Items in AFP with MESH term: Pregnancy Complications, Infectious

Pages: Previous 1 2 3 4 5 Next

Spontaneous Vaginal Delivery - Article

ABSTRACT: Vaginal delivery is a natural process that usually does not require significant medical intervention. Management guided by current knowledge of the relevant screening tests and normal labor process can greatly increase the probability of an uncomplicated delivery and postpartum course. All women should be screened for group B streptococcus; women who test positive should be treated with antibiotics during labor. Routine human immunodeficiency virus screening of all pregnant women, and treatment with antiretroviral medication for those who test positive, can reduce perinatal transmission of the infection. Once a woman is in labor, management should focus on the goal of delivering a healthy newborn while minimizing discomfort and complications for the mother. In a patient who tests negative for group B streptococcus, delaying admission to the labor ward until she is in active labor decreases the number of possible medical interventions during labor and delivery. Once a patient has been admitted to the hospital, providing her with continuous emotional support can improve delivery outcomes and the birthing experience. Epidural analgesia is effective for pain control and should not be discontinued late in labor to reduce the need for operative vaginal delivery. Epidurals prolong labor, but do not increase the risk of cesarean delivery. Research has shown that labor may not progress as rapidly as historically reported; this should be considered before intervening for dystocia. Routine episiotomy increases morbidity and should be abandoned. Once the infant has been delivered, active management of the third stage of labor decreases the risk of postpartum hemorrhage.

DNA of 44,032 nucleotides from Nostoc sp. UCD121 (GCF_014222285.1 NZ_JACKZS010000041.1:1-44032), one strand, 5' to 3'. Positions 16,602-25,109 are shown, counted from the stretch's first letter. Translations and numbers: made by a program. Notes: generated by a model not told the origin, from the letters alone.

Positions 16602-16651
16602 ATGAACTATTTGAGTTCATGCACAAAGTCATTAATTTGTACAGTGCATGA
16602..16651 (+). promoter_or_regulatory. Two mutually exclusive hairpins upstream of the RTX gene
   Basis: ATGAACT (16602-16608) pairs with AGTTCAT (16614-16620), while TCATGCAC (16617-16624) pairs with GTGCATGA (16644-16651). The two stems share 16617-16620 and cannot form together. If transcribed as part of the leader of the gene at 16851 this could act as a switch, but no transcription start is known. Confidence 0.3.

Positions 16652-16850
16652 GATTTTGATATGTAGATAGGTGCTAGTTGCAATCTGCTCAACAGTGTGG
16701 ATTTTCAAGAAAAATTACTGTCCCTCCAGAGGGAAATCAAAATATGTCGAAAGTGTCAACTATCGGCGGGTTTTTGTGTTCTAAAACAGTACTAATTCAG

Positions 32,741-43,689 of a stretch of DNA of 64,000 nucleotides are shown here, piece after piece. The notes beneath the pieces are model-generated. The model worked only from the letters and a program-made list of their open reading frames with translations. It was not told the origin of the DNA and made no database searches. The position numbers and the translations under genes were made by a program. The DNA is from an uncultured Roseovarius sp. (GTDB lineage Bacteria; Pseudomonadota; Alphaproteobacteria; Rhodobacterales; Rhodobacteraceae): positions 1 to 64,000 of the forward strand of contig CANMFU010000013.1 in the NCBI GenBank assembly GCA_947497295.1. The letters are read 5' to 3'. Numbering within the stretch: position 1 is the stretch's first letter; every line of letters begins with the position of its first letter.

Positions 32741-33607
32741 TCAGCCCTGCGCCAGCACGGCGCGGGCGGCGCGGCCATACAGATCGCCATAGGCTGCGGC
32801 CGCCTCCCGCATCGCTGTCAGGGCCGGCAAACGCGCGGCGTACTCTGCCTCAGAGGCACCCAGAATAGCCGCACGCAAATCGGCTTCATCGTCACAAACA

Update on the Treatment of Tuberculosis - Article

ABSTRACT: Approximately one third of the world's population, including more than 11 million persons in the United States, is latently infected with Mycobacterium tuberculosis. Although most cases of tuberculosis in the United States occur in foreign-born persons from endemic countries, the prevalence is generally greater in economically disadvantaged populations and in persons with immunosuppressive conditions. Delays in detection and treatment allow for greater transmission of the infection. Compared with the traditional tuberculin skin test and acid-fast bacilli smear, newer interferon-gamma release assays and nucleic acid amplification assays lead to more rapid and specific detection of M. tuberculosis infection and active disease, respectively. Nine months of isoniazid therapy is the treatment of choice for most patients with latent tuberculosis infection. When active tuberculosis is identified, combination therapy with isoniazid, rifampin, pyrazinamide, and ethambutol should be promptly initiated for a two-month "intensive phase," and in most cases, followed by isoniazid and a rifamycin product for a four- to seven-month "continuation phase." Directly observed therapy should be used. Although currently limited in the United States, multidrug-resistant and extensively drug-resistant strains of tuberculosis are increasingly recognized in many countries, reaffirming the need for prompt diagnosis and adequate treatment strategies. Similarly, care of persons coinfected with human immunodeficiency virus and tuberculosis poses additional challenges, including drug interactions and immune reconstitution inflammatory syndrome.

Screening for Chlamydial Infection - Putting Prevention into Practice

Screening for Bacterial Vaginosis in Pregnancy to Prevent Preterm Delivery - Putting Prevention into Practice

Pruritic Rash in Pregnancy - Photo Quiz

Screening for Bacterial Vaginosis in Pregnancy: Recommendations and Rationale - U.S. Preventive Services Task Force

Screening for and Treating Asymptomatic Bacterial Vaginosis in Pregnancy - Cochrane for Clinicians

CDC Updates Guidelines for Prevention of Perinatal Group B Streptococcal Disease - Practice Guidelines

Screening for Genital Herpes - Putting Prevention into Practice

Antiviral Agents for Pregnant Women with Genital Herpes - FPIN's Clinical Inquiries

Pages: Previous 1 2 3 4 5 Next

Information From Industry